Mainland’s OTC start-up equity market to be given fillips, as Hong Kong dithers
CSRC chairman Liu Shiyu says New Third Board will be given a bigger role in cultivating technology firms
As Hong Kong is believed to be finalising its own start-up board, the mainland’s securities regulator appears to have stolen a march on its potential rival, by announcing a planned expansion and liberalisation of the rules governing its so-called New Third Board, officially called The National Equities and Exchange Quotations.
The first batch of firms traded on the over-the-counter (OTC) market – based in Beijing and dubbed as the “nursery garden” by China Securities Regulatory Commission (CSRC) chairman Liu Shiyu – will also likely be expanded to the Shenzhen Stock Exchange soon, part of the regulator’s efforts to better connect the different layers of the mainland’s capital market.
Liu has told a government conference that the New Third Board, will be given a bigger role in cultivating technology firms.
His remarks were echoed by the Shenzhen bourse, which published a statement soon after to announce it would allow direct transfer of firms from the OTC market in Shanghai to its trading floor on a trial basis.
Hong Kong Exchanges and Clearing Limited is planning to attract more technology start-ups,and expects to create its own new board, with lower entry requirements and governance standards, especially by allowing dual-class share structures. But no timetable has yet been set for its launch.
Under the CSRC’s new direct transfer system, companies with solid earnings and strong market capitalisations on the OTC market will be able to list too on the Shenzhen exchange, without going through an initial public offering (IPO) application procedure.
“Founders of start-up firms will be elated by the news as they will be given a new path to the stock market,” said Zhang Hongbo, a partner with Hiways Law Firm, who deals with legal affairs for a clutch of firms listed on the OTC market.
“The policy also adds lustre to the OTC market itself as the regulator reiterates its importance in the development of a multi-layer capital market.”
Detailed rules about the relisting plans have yet to be unveiled.
Launched in 2013 to trade in Shanghai, The New Third Board is now home to more than 10,600 small firms, among which, about 950 are traded on the “innovation level” – a special status that reflects their robust financial performances and larger market capitalisations.
The CSRC divided the electronic equity transfer system into two levels last year, sifting out quality firms from the “basic level” while moving them to the “innovation level.”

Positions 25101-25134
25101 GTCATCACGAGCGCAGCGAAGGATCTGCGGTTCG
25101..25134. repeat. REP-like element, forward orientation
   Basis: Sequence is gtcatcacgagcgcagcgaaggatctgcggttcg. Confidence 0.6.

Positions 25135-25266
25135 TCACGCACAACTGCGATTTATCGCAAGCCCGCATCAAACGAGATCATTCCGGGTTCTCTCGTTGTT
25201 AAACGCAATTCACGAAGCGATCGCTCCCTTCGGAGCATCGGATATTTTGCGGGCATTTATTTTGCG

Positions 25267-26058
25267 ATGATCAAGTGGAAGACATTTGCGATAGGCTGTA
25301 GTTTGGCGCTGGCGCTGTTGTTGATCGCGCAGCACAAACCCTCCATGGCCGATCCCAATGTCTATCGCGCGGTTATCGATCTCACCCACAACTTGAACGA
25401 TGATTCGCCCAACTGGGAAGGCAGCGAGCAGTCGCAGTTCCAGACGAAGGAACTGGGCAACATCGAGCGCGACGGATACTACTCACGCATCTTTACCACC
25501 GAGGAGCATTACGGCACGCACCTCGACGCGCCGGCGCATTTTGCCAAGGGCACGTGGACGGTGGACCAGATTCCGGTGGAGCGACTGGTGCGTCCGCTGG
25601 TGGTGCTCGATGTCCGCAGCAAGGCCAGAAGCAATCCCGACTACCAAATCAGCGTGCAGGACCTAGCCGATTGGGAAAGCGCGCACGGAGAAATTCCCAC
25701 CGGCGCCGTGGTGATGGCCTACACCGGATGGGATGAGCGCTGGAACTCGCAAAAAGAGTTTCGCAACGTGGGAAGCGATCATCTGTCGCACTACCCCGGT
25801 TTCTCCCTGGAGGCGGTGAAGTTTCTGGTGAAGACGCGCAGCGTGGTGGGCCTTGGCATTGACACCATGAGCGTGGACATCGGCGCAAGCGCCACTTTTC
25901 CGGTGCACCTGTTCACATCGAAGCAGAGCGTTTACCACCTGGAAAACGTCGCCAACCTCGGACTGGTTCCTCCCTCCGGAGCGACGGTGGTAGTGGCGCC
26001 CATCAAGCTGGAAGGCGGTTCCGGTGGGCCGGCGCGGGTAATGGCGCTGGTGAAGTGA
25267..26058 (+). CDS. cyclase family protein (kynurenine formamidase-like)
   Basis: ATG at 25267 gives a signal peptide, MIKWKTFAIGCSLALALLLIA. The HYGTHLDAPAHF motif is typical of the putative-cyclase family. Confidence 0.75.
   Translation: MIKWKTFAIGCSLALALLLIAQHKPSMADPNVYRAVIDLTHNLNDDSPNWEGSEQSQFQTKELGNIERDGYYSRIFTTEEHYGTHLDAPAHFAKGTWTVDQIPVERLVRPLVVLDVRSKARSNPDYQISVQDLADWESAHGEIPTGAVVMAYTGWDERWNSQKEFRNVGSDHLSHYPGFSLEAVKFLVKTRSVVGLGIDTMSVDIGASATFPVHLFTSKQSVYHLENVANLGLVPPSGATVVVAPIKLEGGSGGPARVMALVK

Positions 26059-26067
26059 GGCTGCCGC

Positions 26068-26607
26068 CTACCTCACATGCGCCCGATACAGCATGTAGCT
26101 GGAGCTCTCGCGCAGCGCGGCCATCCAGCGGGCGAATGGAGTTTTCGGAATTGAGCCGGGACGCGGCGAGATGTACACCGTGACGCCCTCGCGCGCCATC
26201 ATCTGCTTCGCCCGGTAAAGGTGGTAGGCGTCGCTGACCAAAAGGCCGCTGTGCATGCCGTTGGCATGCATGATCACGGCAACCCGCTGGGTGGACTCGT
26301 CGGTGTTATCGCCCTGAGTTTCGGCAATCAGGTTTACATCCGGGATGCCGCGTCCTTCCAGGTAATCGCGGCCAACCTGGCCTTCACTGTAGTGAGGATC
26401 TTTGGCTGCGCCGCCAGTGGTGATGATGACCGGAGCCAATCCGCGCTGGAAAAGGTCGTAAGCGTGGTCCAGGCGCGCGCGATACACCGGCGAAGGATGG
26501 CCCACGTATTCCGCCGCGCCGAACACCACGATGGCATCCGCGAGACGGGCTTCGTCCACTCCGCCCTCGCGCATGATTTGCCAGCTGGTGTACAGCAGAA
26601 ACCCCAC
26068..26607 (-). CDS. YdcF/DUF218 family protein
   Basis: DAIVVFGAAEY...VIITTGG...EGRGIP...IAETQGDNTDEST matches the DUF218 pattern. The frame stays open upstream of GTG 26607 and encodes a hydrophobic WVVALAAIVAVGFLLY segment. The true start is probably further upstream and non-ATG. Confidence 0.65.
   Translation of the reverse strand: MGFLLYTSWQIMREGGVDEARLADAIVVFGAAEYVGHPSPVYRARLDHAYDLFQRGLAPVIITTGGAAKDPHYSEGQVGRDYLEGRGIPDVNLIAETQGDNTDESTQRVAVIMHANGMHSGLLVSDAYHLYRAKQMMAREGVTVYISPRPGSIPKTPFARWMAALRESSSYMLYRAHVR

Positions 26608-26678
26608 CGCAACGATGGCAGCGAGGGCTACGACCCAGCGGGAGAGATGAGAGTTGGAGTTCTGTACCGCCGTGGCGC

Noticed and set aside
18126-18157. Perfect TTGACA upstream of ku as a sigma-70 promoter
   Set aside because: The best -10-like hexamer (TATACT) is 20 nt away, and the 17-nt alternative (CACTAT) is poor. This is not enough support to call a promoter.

The companies traded on the innovation level were believed then to likely have the potential to list on both the Shanghai and Shenzhen stock exchanges after further CSRC deregulation.
Despite the impressive numbers, the New Third Board has been seen by many as a somewhat slumbering market, amid weak liquidity.
Last year, annual turnover was 200 billion yuan (HK$226 billion), equivalent to just a single day’s trading on the Shanghai Stock Exchange.
The introduction of a direct transfer system to Shenzhen is aimed at attracting more cash-hungry businesses to seek capital infusion, or what Liu called “fertile soil”, to help prospective technology start-ups grow.
The market has been rife with speculation the regulator will also soon reduce the minimum capital requirement for individual investors who hope to trade on the OTC market.
Presently, a retail investor is barred from trading on the board unless it has at least 5 million yuan worth of assets including shares, mutual funds, bonds, and cash.
The lower threshold for individual investors is expected to spark an influx of capital as millions of mainland residents seek investment alternatives to main listed stocks and properties.
More than 600 IPO applicants are awaiting a green light from the CSRC to start raising funds on the A-share market.
It will take about two years for all of them to secure an approval to float new shares, based on the current IPO pace controlled by the regulator.
“Companies with strong earnings might choose the board on which to list its shares first while seeking a direct transfer later,” said Cang Zongfeng, a researcher at the New Third Board Club, an investment consultancy.
“It’s obvious there are quite a number of the firms worth investing in, but risks are also high since the majority are early-stage firms which could incur heavy losses for unseasoned investors.”
The total market value on The Third Board stands at 4 trillion yuan, compared to the combined 53 trillion yuan value of the Shanghai and Shenzhen stock exchanges. Those two have 120 million investors, while The Third Board has only 200,000 trading accounts.
The CSRC’s decision to widen the OTC market represents Beijing’s latest efforts to inject entrepreneurial vigour into the world’s second-largest economy.
The country is in pursuit of its own technology giants that could take on global big names such as Apple and Tesla.